Serial Biotech Entrepreneur Raises Money to Launch New Startup DMD Therapeutics

Serial Biotech Entrepreneur Raises Money to Launch New Startup DMD Therapeutics August 12, 2016
By Mark Terry, Breaking News Staff

Serial biotech entrepreneur Ron Berenson is at it again. He filed with the U.S. Securities and Exchange Commission (SEC) that he is starting a new company, DMD Therapeutics, which will be based in Seattle. The SEC filing classifies the company as “other,” with a total offering amount of $600,000. Berenson is listed as president.

Berenson declined to discuss the company with GeekWire, but a spokesperson for the University of Washington’s CoMotion did say it was a UW spin-off. CoMotion works with faculty to accelerate the commercialization of research discoveries.

In a CoMotion article, “To CEO Or Not To CEO?” Berenson was quoted as saying, “Academics often don’t realize what great stuff they’re sitting on. One research team wanted to use their work to heat and release drugs for cancer. I treat cancer patients, and I know that isn’t really feasible. But then we discussed other potential applications. It turned out the same technology could be used to make drugs that usually only last in the human body for 10 minutes stay there for several weeks! That’s a huge advance for cancer treatment.”

Berenson was an oncologist at the Fred Hutchinson Cancer Research Center in the 1980s before going on to found several biotech startups. Those include HemaQuest Pharmaceuticals, a private firm that develops small molecular drugs for anemia and other hemoglobin disorders, and Xcyte, which closed up shop in 2005. Xcyte had pulled in more than $150 million in financing, but the U.S. Food and Drug Administration (FDA) had problems with the clinical trial design to treat chronic lymphocytic leukemia (CLL). Xcyte unloaded its core technology for $5 million to Invitrogen, then merged the rest of its assets, basically cash and its Nasdaq sticker, to Scottish company Cyclacel.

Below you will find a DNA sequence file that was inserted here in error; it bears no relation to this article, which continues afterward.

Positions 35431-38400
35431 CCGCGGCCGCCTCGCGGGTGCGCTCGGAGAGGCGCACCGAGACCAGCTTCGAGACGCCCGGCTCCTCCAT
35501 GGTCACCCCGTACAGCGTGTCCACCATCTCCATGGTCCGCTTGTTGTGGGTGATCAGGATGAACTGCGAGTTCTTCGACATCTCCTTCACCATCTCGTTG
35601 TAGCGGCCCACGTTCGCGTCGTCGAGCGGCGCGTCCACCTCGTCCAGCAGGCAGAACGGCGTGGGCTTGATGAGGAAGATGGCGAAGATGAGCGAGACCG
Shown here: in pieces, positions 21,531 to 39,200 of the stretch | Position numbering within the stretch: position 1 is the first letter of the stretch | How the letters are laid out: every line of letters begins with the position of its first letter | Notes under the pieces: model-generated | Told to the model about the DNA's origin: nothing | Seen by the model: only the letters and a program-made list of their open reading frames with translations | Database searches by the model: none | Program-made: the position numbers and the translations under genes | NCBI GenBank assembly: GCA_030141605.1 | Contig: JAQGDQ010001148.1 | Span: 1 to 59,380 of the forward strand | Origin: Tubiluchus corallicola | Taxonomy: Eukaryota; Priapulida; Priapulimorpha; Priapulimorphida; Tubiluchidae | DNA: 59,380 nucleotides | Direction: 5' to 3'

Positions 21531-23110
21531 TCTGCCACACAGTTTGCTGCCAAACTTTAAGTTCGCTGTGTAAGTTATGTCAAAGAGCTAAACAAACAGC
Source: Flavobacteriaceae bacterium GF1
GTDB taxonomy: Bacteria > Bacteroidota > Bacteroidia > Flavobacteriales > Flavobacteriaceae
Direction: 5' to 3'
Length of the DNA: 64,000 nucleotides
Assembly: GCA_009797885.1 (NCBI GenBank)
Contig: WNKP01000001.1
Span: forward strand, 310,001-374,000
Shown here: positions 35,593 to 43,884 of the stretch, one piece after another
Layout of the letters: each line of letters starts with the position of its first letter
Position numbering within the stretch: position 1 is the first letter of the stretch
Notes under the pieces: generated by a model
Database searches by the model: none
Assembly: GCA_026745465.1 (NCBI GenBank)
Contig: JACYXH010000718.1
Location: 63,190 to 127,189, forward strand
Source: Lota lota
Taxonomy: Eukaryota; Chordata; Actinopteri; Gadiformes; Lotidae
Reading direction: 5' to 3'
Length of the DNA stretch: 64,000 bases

He currently is the president and chief executive officer of ImmunoMod Consulting, Aequus BioPharma, and KitoTech, which is also a spinoff from the University of Washington.

At this point, there is no mention of what areas—even broadly—DMD Therapeutics will be focused on. The use of “DMD” in the name of the company makes one wonder if it might focus on Duchene’s Muscular Dystrophy (DMD), a rare muscle-wasting disease, but so far there’s no information to support that speculation.

It wouldn’t be completely isolated speculation however. Berenson and fellow researcher Jeffrey Chamberlain with ImmunoMod and the University of Washington have received $25,000 in funding for DMD research from “Ryan’s Quest,” for “Assessing the therapeutic impact of cannabidiol on muscular structure and function.”

With Michael Regnier, Chamberlain and Berenson conduct research on the effects of relaxin to treat DMD.

If that is the case, DMD Therapeutics would be entering into a volatile and competitive area that has a highly political element to it. Earlier in the year, the FDA turned down San Rafael, California-based BioMarin Pharmaceutical ’s application for Kyndrisa (drisapersen) to treat DMD. In an even bigger and more dramatic story, Sarepta Therapeutics has been involved in a lengthy process of trying to get its eteplirsen approved for DMD. Most recently, on Aug. 4, after delays by the FDA, notice that the company’s trial was likely to start again was posted on

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